Guilt keeps us stuck in the past. Guilt keeps us from growing, from becoming all God wants us to be. If you're going to learn how to really enjoy life, you've got to learn how to let go of guilt. The truth is, none of us is faultless. We all have sins, we've all made mistakes. So we all have regrets. We all have remorse.
There are a lot of ways you react in life that are caused by unconscious guilt—things you feel bad about without even being aware of it. We may deny our guilt. We may repress our guilt. We may blame other people for our guilt. We may excuse our guilt. But we still feel the effects of our guilt.
If you're really going to recover from the hurts, and habits, and hang-ups in your life, you've got to learn how to let go of guilt—how to live with a clear conscience.
Here are three ways to come clean and get rid of guilt:
1. Take a personal moral inventory of your life. What that means is that you get alone by yourself. Lamentations 3:40 says, "Let us search and try our ways" (MEV).
When you take this moral inventory, you need to take your time. Don't rush it. I've done this many times in my life. It's a regular habit, a discipline that keeps me in tune, growing and healthy. So find some time to get alone with pen and paper and write down what you're feeling guilty about.
Why do this in writing? Because it forces you to be specific. Why can't I just think about these things, pray about them? Thoughts disentangle themselves when they pass through the lips and the fingertips. If you've thought about it, can say it and can write it down, you have a very clear handle on it. Writing it down helps you to be specific and avoid denying problems.
2. Accept responsibility for your faults. Proverbs 20:27 says, "The spirit of man is the candle of the Lord, searching all the inward parts of the heart." The greatest hold-up in the healing for your hang-up is you. It starts with being radically honest and saying, "I'm the problem." Don't rationalize. Don't minimize it. And don't blame others.
If you really want to stop defeating yourself, you have to stop deceiving yourself. What are you pretending to not feel guilty about? After writing it on your moral inventory, look at your list and admit to each fault.
3. Admit your faults to God and to another person. 1 John 1:9 says, "If we confess our sins, He is faithful and just to forgive us our sins and cleanse us from all unrighteousness."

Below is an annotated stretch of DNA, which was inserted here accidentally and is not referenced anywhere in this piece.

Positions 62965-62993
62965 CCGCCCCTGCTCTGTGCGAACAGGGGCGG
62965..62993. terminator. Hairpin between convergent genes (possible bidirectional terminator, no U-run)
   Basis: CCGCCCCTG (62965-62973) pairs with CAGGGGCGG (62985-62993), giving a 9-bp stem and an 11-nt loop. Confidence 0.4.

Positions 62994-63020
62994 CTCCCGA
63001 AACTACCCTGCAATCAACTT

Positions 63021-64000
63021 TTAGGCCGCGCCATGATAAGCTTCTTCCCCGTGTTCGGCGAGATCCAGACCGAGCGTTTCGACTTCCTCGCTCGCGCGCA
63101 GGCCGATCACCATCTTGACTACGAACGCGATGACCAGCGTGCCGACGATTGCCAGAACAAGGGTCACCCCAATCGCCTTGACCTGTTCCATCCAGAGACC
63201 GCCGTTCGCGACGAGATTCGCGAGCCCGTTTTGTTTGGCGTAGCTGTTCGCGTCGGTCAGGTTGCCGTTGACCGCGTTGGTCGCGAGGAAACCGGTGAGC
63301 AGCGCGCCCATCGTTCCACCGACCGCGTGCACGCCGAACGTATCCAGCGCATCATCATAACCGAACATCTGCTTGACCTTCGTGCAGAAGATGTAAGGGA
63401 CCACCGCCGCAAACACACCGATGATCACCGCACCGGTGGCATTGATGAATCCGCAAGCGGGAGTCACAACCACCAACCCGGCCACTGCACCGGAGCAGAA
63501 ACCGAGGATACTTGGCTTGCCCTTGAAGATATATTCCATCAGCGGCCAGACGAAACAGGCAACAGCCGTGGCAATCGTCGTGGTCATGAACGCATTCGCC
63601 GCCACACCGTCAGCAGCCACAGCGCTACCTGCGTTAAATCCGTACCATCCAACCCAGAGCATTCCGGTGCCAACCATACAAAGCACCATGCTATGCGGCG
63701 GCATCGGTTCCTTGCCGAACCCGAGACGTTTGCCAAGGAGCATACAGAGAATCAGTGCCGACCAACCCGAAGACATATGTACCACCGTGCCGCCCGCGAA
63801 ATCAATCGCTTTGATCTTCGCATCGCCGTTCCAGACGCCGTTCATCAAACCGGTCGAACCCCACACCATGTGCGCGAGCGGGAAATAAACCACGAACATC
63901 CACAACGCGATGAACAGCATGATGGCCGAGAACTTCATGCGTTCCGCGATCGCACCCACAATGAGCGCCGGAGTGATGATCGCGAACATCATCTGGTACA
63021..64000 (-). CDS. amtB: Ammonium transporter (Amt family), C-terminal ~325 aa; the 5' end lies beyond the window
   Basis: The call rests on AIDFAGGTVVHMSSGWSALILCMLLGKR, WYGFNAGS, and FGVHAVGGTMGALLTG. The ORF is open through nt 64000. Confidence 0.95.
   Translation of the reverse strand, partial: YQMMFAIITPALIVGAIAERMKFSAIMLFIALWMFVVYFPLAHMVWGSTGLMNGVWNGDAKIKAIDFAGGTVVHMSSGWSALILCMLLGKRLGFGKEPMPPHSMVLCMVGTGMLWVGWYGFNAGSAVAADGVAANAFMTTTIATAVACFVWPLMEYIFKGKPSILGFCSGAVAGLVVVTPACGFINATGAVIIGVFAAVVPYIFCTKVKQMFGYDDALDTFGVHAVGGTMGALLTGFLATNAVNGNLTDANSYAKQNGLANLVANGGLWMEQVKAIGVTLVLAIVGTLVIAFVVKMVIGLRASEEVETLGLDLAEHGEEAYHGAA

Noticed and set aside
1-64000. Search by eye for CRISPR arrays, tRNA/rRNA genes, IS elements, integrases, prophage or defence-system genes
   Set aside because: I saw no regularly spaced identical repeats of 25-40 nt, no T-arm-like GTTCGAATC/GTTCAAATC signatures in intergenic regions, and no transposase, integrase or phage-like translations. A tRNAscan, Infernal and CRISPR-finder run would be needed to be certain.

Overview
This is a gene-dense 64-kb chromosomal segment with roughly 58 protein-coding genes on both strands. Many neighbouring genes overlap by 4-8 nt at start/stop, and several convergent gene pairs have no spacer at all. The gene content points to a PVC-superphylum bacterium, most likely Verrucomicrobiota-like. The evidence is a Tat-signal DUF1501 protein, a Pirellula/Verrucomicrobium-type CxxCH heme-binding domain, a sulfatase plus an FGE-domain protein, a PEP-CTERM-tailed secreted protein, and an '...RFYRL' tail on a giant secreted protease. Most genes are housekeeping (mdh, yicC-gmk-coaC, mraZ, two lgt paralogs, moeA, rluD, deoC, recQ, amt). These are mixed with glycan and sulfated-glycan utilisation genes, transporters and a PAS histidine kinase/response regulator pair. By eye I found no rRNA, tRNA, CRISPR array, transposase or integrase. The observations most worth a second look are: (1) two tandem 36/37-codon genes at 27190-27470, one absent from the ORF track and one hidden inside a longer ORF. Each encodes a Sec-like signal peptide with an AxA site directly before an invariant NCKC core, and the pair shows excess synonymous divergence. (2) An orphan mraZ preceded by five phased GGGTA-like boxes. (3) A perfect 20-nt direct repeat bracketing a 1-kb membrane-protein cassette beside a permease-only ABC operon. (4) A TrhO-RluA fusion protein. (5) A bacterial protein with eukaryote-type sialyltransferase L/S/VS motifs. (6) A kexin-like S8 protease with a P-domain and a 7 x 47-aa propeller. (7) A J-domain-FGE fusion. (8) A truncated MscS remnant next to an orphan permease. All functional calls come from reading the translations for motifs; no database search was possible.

To admit, or to confess, means to speak the same thing about the stuff on your list that God says about it. It just means to say, "God, You're right, it's wrong." Agree with God. The basis for forgiveness is because He's utterly reliable. It's God's nature. And confessing our faults to God is essential to your being freed from guilt. And you also need to tell another person.
I am only as sick as my secrets. The secrets you hold on to are the secrets that make you sick. Revealing your feelings is the beginning of healing. When you risk honesty with one person, all of a sudden freedom comes into your life. You realize that everybody has problems and that they often have the same problems you have. There is something deeply therapeutic about confessing our faults. It's God's way of freeing us.
When we confess our faults to God, we can then claim his grace and forgiveness. And when we confess our faults to others, we shed the secrecy and guilt and start to heal and overcome our weaknesses. God wants to give you freedom, and He invites you to be honest, trusting that He will be gracious.
Rick Warren is the author of the New York Times best-seller The Purpose Driven Life. His book The Purpose Driven Church was named one of the 100 Christian books that changed the 20th century. He is also founder of pastors.com, a global internet community for pastors.
For the original article, visit pastors.com.
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